How to become a European Union official
You can get into this job through:
- a university course
- an apprenticeship
- working towards this role
You'll need a degree and 1 to 3 years' professional experience for administrator jobs. If you're a recent graduate, you'll usually start as a junior administrator.
For many jobs, your degree can be in any subject, although you may need a particular degree such as law, economics, statistics or a science for some roles.
You'll need at least 3 years' professional experience and a degree in a specific subject for specialist job roles.
For lawyer linguist jobs, you must have a recognised law degree or be a qualified solicitor or barrister.
You'll also need to be fluent in 2 more EU languages as well as your native language. One of your languages will usually need to be French or German.
- 2 to 3 A levels, or equivalent, for a degree
You can work towards this role by starting with an advanced apprenticeship as a business administrator.
There are no set entry requirements but it may help you to get in if you have:
- 5 GCSEs at grades 9 to 4 (A* to C), or equivalent, including English and maths, for an advanced apprenticeship
It may be possible to work your way into this job by starting in a role with less responsibility and applying for promotion when you've got more experience. There are two levels you can start with, depending on your qualifications:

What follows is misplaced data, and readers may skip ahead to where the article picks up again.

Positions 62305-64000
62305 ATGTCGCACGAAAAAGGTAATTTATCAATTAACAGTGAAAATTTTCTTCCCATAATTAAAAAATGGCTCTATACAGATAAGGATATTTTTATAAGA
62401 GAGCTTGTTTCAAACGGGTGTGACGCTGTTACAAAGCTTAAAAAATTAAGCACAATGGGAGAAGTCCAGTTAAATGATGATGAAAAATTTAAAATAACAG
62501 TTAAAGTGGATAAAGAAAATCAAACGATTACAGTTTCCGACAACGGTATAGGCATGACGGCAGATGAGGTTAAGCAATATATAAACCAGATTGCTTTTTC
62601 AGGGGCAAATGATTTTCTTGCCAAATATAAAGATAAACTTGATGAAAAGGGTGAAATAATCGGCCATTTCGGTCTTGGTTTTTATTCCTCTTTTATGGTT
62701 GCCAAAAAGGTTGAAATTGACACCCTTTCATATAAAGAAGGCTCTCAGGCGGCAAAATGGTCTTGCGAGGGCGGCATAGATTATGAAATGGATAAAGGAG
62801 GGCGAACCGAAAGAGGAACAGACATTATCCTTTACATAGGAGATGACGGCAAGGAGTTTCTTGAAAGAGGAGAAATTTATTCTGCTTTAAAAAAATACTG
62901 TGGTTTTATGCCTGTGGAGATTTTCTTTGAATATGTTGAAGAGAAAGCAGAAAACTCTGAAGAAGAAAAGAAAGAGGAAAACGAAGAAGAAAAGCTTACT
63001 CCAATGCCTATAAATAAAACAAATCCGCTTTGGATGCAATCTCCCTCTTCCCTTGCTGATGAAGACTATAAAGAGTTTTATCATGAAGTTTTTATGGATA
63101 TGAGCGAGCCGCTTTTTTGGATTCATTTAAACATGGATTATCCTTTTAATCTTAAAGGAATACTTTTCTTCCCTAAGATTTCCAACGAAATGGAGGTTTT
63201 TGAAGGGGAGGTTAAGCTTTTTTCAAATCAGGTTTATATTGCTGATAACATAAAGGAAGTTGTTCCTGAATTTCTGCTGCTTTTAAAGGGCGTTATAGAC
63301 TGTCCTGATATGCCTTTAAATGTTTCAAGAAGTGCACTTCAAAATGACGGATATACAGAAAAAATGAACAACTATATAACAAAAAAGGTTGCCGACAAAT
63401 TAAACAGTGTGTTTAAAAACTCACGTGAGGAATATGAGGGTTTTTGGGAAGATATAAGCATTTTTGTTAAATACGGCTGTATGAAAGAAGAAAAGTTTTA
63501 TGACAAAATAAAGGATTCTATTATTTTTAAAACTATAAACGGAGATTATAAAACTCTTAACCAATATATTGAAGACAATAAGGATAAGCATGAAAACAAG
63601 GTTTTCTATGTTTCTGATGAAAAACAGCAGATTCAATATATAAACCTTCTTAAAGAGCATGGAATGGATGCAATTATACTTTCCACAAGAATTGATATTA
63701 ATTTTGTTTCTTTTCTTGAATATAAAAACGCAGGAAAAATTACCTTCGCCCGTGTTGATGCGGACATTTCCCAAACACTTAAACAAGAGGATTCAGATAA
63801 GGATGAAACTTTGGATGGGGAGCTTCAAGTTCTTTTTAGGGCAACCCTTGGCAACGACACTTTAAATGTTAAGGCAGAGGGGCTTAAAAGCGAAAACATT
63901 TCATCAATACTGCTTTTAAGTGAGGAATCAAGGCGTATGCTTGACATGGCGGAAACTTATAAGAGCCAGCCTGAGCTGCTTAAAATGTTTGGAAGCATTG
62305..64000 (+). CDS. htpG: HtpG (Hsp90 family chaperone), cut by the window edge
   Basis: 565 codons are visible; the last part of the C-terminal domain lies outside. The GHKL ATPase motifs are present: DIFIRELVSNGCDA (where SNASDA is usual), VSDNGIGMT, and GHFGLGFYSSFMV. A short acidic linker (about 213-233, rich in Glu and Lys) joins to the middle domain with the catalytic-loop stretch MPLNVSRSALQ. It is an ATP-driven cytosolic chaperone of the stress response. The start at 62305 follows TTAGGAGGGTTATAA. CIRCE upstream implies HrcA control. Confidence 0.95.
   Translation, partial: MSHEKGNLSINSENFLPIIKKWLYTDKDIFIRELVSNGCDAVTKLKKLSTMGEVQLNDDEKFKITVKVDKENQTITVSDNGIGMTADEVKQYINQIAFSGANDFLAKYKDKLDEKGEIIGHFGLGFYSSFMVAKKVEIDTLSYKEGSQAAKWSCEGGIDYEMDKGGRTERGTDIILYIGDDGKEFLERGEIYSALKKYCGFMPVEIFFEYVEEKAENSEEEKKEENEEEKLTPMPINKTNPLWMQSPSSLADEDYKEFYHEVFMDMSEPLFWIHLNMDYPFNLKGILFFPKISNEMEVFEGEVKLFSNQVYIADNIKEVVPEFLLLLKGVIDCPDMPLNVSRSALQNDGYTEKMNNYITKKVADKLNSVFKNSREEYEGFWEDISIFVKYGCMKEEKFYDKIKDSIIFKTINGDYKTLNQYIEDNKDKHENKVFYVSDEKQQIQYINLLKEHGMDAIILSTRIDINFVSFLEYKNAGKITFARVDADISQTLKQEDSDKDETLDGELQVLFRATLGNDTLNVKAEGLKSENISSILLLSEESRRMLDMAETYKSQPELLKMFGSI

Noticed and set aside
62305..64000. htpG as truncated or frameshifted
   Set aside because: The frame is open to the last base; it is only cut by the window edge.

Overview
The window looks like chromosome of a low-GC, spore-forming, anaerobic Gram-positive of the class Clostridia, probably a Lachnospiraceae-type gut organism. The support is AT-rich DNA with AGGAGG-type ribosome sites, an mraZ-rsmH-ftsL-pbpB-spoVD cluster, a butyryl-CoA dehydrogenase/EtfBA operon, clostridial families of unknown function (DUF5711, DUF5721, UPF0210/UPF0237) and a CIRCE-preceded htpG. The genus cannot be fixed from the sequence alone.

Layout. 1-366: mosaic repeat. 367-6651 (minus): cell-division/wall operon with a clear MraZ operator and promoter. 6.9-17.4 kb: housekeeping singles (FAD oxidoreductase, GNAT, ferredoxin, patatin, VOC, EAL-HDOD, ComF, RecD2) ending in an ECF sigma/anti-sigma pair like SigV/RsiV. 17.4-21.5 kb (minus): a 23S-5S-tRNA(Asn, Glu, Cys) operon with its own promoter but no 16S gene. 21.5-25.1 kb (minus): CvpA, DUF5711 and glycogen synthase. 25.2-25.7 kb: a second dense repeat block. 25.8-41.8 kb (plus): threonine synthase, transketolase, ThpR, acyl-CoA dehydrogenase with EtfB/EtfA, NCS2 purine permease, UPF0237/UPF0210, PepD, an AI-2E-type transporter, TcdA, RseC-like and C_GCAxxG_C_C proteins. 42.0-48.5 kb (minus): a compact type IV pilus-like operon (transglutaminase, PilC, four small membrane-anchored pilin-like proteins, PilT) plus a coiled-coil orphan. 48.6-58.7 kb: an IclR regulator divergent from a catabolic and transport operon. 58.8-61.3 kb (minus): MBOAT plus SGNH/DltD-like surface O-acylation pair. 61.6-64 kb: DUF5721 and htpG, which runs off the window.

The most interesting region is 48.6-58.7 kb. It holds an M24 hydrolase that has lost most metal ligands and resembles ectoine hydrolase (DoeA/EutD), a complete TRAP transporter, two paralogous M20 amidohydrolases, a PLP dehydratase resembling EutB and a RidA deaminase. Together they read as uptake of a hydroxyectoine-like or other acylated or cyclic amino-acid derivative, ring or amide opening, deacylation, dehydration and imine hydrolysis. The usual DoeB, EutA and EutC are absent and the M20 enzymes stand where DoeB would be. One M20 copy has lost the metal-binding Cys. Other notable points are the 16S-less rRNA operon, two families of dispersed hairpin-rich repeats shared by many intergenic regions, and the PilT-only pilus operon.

- Support level
- Assistant level
For a Support level job like secretary or clerk, you'll need one of the following:
- 2 A levels or equivalent and 3 years' professional experience
- 1 year of professional training and 3 years' professional experience
For Assistant level jobs, you'll usually need one of the following:
- a higher national diploma or equivalent
- 2 A levels or similar qualifications, plus relevant work experience
If you’re a graduate, you may be able to get useful work experience through the European Commission Traineeship Scheme. This is a 5-month training and work placement programme.
You must apply for jobs at all grades through an annual selection process known as an 'open competition'. This involves computer-based testing in your home country, and an assessment stage held in Brussels.
If you're successful at the assessment stage, you'll be put on a reserve list for up to 1 year. Candidates from the reserve list will then be selected for interview when a suitable job comes up.
You can find out more about becoming a European Union official from EU Careers.
Details on how to apply can be found from the European Personnel Selection Office.